Wednesday, April 21, 2010

Practically Paleo Perspective: Rice

A commenter asked me for my opinion on rice, so here you have it.

[Updated 4/20/12:  The original version of this post illustrates some of the poor reasoning I fell into as a result of reading books and blogs by people advocating paleo diet, while ignoring the bulk of research on diet and health.  My critiques and corrections of the original appear in brackets.]

Botany and Antinutrients

Rice is the seed of a monocotyledonous plant known to botanists as Oryza sativa. 

Like other seeds, whole (brown) rice contains chemical defenses against predation, primarily present in the hull and bran of the seed.  They include phytin (phytate), trypsin inhibitor, oryzacystatin and haemagglutinin-lectin.

Phytate binds minerals including calcium, zinc and iron; it also binds with protein.  Heat (cooking) does not denature phytate.  Studies have found that subjects fed brown rice diets have poorer mineral balance when compared to subjects fed milled rice diets.  On the other hand, phytate protects against dental caries, so white rice promotes dental decay more than brown rice.

[4/20/12:   Phytate fears are not founded on good science.  Science does not support claims that dietary phytate causes harm to humans.  Humans adapt to phytate ingestion, dietary vitamin C cancels the negative effect of phytate on mineral absorption, phytate adversely affects mineral balance only if the diet is deficient in minerals, and research has shown that dietary phytate has a strong health benefits for prevention and treatment of cardiovascular disease and cancer; it even inhibits the growth of malignant tumors.]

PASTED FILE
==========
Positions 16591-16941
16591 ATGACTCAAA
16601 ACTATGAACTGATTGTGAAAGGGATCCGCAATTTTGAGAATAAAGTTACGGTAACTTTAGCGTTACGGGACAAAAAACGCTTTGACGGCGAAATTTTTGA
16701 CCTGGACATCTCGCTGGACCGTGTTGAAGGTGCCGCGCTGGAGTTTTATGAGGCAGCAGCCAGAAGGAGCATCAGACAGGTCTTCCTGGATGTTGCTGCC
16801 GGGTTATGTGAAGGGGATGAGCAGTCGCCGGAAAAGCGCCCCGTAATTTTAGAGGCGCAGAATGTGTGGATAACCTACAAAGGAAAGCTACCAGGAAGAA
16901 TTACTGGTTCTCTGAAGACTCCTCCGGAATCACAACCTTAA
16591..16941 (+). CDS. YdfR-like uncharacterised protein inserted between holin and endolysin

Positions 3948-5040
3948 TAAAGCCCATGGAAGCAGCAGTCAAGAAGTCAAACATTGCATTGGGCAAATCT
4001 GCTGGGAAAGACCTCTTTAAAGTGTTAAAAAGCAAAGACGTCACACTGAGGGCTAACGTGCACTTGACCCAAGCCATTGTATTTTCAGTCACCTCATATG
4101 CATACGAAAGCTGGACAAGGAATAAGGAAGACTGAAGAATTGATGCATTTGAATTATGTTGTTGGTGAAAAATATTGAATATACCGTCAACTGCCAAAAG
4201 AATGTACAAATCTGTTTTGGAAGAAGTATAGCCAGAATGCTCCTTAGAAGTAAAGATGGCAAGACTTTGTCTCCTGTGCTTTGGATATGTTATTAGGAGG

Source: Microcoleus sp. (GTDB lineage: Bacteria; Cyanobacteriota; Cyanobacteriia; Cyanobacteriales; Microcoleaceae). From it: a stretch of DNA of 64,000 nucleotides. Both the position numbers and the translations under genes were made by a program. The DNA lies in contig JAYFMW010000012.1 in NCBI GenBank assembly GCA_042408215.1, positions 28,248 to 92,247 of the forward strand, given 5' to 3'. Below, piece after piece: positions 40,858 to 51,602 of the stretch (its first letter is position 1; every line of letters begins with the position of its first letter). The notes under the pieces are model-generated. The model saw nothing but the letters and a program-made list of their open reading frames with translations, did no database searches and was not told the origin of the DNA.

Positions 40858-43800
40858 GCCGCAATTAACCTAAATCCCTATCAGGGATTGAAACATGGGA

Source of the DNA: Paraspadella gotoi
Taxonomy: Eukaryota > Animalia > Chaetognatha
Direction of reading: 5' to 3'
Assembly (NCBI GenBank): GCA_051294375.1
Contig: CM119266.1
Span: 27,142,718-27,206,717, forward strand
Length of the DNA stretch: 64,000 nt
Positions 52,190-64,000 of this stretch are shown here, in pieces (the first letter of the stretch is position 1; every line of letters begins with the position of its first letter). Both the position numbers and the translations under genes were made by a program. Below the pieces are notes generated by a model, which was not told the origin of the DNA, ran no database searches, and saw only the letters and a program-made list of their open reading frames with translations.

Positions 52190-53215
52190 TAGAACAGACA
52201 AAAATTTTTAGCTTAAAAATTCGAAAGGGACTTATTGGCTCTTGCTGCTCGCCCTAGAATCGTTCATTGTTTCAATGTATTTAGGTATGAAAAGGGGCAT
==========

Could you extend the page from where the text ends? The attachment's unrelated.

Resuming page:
Trypsin inhibitor occurs in rice bran.  Steaming rice bran at 100 degrees C (212 F) inactivates trypsin inhibitor.  [4/20/12:  This means that boiled brown rice has no active trypsin inhibitor.] Polishing rice eliminates trypsin inhibitor.

Haemagglutinins  or lectins consist of globulins that agglutinate mammalian red blood cells and precipitate glycoconjugates or polysaccharides. Lectins bind to specific carbohydrate receptor sites on the intestinal mucosal cells and thus interfere with the absorption of nutrients across the intestinal wall.  Rice lectin agglutinates human A, B and O group erythrocytesAccording to the FAO, rice lectin sharply loses activity when heated to 100 degrees C. [4/20/12: Hence, since we boil rice at 100 degrees C before eating it, we don't have to worry about this lectin.]

Oryzacystatin is an inhibitor of protein-digesting enzymes.  Oryzacystatin remains 100% active after at least 30 minutes of boiling.

Rice also contains an allergenic protein that occurs primarily in the milled rice, not the bran, and remains stable (60%) even after boiling for 60 minutes at 100 C (212 F).

[4/20/12: Rice allergies occur in only 10% of atopic patients in Japan and less in Europeans and Americans.  Compare this to beef allergy:

"The prevalence of beef allergy is between 3% and 6.5% among children with atopic dermatitis and can be up to 20% in cow's milk allergic children. Several studies reported an incidence of 1-2% of food-induced anaphylactic reactions caused by ingestion of beef. In another study an even higher figure of 9% of anaphylactic events from foods were induced by beef."
These data appear to indicate a much greater incidence of anaphylactic events triggered by beef than by rice.]
Nutritional value

Rice has a very high carbohydrate content and low levels of micronutrients compared to vegetables or fruits.  The following table compares the levels of selected vitamins and minerals in 50-kcal portions of brown rice and a selection of vegetables and fruits.  Red numbers indicate items with the highest levels among the foods compared. Click on image to see larger version.